Halleluwah is a duo from Reykjavik consisting of producer Sölvi Blöndal and singer Rakel Mjöll.
They’ve just release their first self-titled debut album in Iceland – soon to be released internationally – heralded by the stunning single “Dior”. We asked Rakel about the band, the song, and the album.
You first single “Dior” went viral immediately after its release. How do you explain it?
Rakel Mjöll: We didn’t have any PR backing the single, just put it up on Soundcloud. But it seemed to gather a lot of attention, which was wonderful that it got such an interest. It’s a whole world of sound mixed with nostalgic vocals. So it’s a clash between something new but familiar. Maybe that’s what draws people to it, that clash. Like love. It’s new but familiar.
How did you actually become a band?
Originally we weren’t planning on being a band. Sölvi called me out of the blue and wanted me to come into his studio to try out a song he had been working on. Even though Iceland is small, and Reykjavik even smaller, I had never really met him. But we ended up really getting along that day musically and personally, and what came out of it was a song we made together. That song gained radio success in Iceland so we decided, ‘let’s start a band and make an album’.
And the name – Halleluwah?
It’s from one of Sölvi’s favorite song by the psychedelic band CAN called “Halleluwah“. It sums up our music too, coming from different angles of genres, from hip hop to yé-yé singers influences.
Did you work on the debut LP together in the studio?
I study visual art in Brighton and I’m about to graduate this summer, and Sölvi lives in Reykjavik. So it’s been tricky. But luckily England and Iceland are two islands close to each other. I’ve been flying home to play shows, write and record almost every month now for the past year.
It works out nicely because we’ve built our backgrounds apart and when we come together to work on a song it gets finished in a day. One of my favorite songs on the album is one that came together in an hour right before I had get to the airport. When you’re not tied down to decrypting every word or melody but just let it live in the moment it makes it more authentic and interesting.
The songs for the album were made in a period of a year, and the beautiful thing about that is that life happens during that time. You change as a person, both strength and weaknesses arise at certain moments and to be able to capture that time in a song is for me, what makes me so excited about music.
Also we got to know each other musically during that time period and gain a trust, and that shows in the music. It turned out far better that I could have imagined, and i’m so glad it exist now as a physical copy.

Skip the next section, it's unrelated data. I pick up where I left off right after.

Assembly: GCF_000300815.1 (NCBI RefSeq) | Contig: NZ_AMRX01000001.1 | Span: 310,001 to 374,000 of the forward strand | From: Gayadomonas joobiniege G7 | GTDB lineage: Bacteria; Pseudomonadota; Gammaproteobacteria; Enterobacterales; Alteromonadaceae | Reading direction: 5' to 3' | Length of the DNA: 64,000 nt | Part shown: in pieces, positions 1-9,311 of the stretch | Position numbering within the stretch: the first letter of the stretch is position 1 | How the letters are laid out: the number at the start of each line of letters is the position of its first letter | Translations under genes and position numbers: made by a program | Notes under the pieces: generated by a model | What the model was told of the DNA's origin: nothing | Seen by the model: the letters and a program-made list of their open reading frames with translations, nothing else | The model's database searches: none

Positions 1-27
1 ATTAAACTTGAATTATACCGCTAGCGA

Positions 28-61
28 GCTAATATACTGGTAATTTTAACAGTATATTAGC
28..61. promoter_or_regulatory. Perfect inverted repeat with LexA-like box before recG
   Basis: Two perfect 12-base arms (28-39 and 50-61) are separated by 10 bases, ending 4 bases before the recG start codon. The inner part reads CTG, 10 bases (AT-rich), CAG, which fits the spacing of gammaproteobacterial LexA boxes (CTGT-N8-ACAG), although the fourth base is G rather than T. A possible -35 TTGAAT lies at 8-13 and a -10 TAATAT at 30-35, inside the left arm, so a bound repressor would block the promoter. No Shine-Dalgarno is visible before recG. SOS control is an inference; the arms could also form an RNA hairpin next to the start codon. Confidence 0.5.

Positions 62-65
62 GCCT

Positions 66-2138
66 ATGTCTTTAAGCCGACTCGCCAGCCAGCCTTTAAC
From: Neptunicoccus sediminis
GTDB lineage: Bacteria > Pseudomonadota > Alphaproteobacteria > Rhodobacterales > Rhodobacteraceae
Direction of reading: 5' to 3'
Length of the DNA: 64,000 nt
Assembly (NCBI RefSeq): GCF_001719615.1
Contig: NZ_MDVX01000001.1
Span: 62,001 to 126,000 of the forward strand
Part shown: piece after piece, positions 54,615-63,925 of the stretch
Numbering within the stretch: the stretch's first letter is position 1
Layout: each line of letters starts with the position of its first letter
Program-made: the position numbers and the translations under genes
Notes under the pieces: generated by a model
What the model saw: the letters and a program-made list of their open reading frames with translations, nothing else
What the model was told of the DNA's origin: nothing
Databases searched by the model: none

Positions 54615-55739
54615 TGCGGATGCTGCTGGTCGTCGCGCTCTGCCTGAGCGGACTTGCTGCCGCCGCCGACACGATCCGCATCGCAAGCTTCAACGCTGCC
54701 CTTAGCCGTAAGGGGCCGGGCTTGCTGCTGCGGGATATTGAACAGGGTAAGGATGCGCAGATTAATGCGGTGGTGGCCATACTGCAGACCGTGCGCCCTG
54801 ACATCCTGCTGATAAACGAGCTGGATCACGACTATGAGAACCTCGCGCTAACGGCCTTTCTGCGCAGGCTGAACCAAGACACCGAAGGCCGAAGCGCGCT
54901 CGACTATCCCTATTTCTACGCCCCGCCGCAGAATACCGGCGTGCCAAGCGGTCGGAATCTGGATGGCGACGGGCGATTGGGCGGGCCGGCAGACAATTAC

Who is Karen Ösp, the author of your album cover? Did you collaborate or let her do whatever she wanted to?
We met at a group art show we put on together last summer and we were both intrigued with each others work. When ideas for the cover art came up I contacted her and went to visit her at her studio. She just graduated from a art university in the States and moved back to Iceland.
I came to her with ideas for the cover and she took them to a whole new level. The way she paints is incredible, and she can’t produce a small painting… They all have to be the size of garage door. In the end she produced three huge paintings of myself stuck in motion that we premiered at our release party in Reykjavik earlier this month. The three paintings we’ve used for the cover art.
Now after your debut is officially out in Iceland, what are your plans – and dreams?
First we wanted to release “Dior”, and then have a physical release in Iceland through our label there. Since “Dior” took off so unexpectedly we’ve been talking to a lot of good people outside of the island to release it globally. We’re just excited to see what’s next. I’m graduating (jibbi!) so we’re building our live show to take it abroad.
And if we asked you about your very favourite Icelandic song?
As my first thought… my favorite current Icelandic album is by Teitur Magnússon that just came out, and the song would be “Vinur vina minna”. It means “A friend of my friend” which is very Icelandic. It’s like it’s written in the 60’s… made in the 70’s… but the lyrics are so 2015 that it gets confusing and beautiful at the same time.
Photo: Magnus Andersen